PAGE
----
Plans by Scotland, and possibly Germany, to ban genetically modified (GM) crops could prove a boon for farmers of conventional crops in these countries, but could also put further research at risk, analysts say.
As a result of the ban, producers of non-GM crops in Scotland may see prices rise if demand remains strong and other countries switch to producing GM crops, according to Hamish Smith, a commodities economist at Capital Economics.
"If demand for non-GM crops remains strong, then producers in the likes of Germany and Scotland could see the prices of their crops rise if the supply of such crops falls due to other countries shifting production towards GM crops," Smith said in an email to CNBC.
GM crops have their DNA modified using genetic engineering, usually with the intention of increasing agricultural productivity by creating plants that are less vulnerable to pests and disease.
Land allocated to GM crops around the world has increased by 6.3 million hectares to 181.5 million hectares in 2014, a rise of 3.6 what? from 2013, according to the International Service for the Acquisition of Agri-Biotech Applications, a non-profit organisation which promotes GM and biotech crops.
However, concerns exist about GM crops because of fears that they could harm biodiversity. Greenpeace describes GM crops as "genetic pollution" and is concerned that GM organisms could breed with natural organisms, which may contaminate the environment.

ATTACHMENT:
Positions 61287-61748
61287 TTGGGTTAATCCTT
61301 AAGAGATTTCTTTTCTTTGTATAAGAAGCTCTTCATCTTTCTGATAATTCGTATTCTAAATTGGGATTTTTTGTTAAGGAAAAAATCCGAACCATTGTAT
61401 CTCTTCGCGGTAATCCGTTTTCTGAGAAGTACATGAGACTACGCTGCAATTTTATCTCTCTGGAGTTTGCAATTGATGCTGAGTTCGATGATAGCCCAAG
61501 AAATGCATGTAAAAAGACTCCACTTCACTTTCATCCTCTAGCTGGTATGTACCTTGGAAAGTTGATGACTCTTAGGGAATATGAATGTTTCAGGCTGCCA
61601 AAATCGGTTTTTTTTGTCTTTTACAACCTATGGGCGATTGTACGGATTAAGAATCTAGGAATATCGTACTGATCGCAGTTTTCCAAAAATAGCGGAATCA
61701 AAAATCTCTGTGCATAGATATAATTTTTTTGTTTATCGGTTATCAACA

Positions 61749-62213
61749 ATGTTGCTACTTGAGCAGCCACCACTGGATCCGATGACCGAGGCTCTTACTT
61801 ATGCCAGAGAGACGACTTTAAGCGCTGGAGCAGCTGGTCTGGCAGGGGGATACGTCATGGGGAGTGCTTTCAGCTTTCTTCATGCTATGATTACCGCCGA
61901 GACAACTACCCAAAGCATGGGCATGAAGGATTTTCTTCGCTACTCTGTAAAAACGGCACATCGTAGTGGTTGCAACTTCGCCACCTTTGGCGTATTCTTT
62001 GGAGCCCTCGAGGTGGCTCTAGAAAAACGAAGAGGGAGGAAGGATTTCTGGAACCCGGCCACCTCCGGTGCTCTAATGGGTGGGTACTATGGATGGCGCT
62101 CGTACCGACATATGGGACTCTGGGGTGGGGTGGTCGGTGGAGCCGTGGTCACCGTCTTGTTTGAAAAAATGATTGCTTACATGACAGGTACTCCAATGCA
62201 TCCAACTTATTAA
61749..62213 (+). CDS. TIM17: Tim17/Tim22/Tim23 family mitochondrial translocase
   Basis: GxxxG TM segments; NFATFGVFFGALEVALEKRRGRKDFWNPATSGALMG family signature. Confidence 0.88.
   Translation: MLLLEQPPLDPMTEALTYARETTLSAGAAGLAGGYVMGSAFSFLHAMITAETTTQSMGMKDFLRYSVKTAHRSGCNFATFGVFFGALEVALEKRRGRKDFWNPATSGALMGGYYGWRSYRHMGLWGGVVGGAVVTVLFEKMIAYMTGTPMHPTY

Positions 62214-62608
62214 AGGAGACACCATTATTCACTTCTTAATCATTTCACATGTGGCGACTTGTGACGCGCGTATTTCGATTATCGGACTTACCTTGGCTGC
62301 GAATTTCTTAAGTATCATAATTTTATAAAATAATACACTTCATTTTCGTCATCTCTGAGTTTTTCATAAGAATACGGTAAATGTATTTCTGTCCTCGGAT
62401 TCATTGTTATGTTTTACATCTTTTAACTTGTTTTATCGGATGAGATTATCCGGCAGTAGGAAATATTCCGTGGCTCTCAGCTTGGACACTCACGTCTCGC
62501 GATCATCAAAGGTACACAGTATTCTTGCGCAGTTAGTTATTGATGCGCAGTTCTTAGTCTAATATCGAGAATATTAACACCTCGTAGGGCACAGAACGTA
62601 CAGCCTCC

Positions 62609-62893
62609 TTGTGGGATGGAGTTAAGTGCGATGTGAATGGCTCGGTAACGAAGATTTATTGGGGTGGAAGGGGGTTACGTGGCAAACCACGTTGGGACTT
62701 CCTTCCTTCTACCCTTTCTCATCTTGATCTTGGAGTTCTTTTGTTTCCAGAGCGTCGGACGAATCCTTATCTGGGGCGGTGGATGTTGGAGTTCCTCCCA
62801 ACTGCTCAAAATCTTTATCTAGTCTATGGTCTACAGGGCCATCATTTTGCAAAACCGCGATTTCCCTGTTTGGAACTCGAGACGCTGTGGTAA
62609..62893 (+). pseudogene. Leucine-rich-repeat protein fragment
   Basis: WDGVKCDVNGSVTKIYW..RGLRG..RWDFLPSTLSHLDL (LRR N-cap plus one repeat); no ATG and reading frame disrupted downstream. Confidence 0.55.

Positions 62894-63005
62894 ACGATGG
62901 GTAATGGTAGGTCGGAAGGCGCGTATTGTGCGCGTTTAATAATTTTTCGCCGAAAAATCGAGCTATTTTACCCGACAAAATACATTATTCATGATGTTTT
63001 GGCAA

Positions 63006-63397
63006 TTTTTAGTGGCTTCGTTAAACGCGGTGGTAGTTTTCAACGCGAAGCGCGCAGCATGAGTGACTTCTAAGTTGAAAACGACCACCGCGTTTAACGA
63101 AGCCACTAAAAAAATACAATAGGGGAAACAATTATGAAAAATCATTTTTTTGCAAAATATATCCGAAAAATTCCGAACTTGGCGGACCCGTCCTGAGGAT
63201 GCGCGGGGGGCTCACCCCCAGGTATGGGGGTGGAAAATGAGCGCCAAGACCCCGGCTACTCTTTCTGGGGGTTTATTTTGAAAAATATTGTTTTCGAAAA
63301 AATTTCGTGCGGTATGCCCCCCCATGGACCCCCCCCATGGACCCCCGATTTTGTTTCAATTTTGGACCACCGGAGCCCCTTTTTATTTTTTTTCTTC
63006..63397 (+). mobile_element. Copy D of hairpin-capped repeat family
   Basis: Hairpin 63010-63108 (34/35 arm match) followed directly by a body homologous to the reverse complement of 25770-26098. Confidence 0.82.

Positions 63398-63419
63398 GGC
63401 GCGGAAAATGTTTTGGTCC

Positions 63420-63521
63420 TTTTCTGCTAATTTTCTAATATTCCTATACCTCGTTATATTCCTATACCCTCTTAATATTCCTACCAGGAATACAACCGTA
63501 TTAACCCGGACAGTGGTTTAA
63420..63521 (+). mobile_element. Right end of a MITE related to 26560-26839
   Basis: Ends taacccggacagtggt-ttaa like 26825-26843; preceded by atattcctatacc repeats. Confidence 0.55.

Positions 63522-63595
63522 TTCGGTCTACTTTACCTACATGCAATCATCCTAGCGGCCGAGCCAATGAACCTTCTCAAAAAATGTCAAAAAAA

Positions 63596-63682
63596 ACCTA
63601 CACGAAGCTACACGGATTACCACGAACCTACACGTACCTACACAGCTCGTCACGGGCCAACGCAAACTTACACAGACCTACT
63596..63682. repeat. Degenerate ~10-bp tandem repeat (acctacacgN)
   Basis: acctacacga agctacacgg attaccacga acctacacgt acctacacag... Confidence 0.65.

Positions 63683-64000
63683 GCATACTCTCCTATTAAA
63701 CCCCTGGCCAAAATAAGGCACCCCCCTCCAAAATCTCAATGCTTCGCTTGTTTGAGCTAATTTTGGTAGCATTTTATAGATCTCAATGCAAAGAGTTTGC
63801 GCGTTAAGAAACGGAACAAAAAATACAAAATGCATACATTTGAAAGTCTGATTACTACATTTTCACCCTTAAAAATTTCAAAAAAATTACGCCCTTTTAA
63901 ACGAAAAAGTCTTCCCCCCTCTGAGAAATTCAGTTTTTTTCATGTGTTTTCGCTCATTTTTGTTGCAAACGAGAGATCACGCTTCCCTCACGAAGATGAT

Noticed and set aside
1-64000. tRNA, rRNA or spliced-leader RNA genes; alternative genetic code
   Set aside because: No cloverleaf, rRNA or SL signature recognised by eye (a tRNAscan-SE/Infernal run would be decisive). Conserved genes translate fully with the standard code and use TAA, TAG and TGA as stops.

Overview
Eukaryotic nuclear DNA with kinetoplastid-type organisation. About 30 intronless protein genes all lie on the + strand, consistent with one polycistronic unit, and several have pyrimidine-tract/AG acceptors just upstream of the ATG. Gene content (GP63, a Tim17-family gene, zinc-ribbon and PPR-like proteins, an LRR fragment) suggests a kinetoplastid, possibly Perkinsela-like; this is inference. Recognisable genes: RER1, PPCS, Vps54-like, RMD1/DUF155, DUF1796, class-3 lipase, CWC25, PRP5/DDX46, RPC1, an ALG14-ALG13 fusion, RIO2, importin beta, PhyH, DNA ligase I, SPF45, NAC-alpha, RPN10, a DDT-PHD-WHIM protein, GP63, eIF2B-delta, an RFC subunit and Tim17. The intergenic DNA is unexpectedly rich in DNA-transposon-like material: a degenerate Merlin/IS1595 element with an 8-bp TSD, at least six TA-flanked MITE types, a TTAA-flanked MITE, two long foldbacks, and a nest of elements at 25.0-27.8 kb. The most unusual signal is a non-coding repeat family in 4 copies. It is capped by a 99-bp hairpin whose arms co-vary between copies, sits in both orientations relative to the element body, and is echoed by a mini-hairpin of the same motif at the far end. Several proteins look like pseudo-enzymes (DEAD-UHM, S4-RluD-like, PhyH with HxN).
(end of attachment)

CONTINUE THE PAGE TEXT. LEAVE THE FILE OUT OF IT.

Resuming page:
A European Union law introduced earlier in the year gave member states the right to opt-out of EU-wide approvals of new GM crops. This would prevent the crop being grown in that country.
Early in August, Scotland announced it would opt-out and Reuters reported last week that Germany would follow suit, citing a letter it viewed from the German agricultural minister.
"Scotland is known around the world for our beautiful natural environment - and banning growing genetically modified crops will protect and further enhance our clean, green status," said Richard Lochhead, Scotland's rural affairs secretary in a press release announcing the ban.
"There is no evidence of significant demand for GM products by Scottish consumers and I am concerned that allowing GM crops to be grown in Scotland would damage our clean and green brand, thereby gambling with the future of our £14 billion ($22 billion) food and drink sector."
However, banning GM crops comes with its own risks, a spokesperson from the U.K. Science Council told CNBC.
"Banning the use of the technology is a strong disincentive to doing the research - both researchers and investors/funders prefer to work in an environment where the technology is likely to be taken up rather than banned so this is likely to impact on Scotland's current research strengths," the spokesperson said via email.
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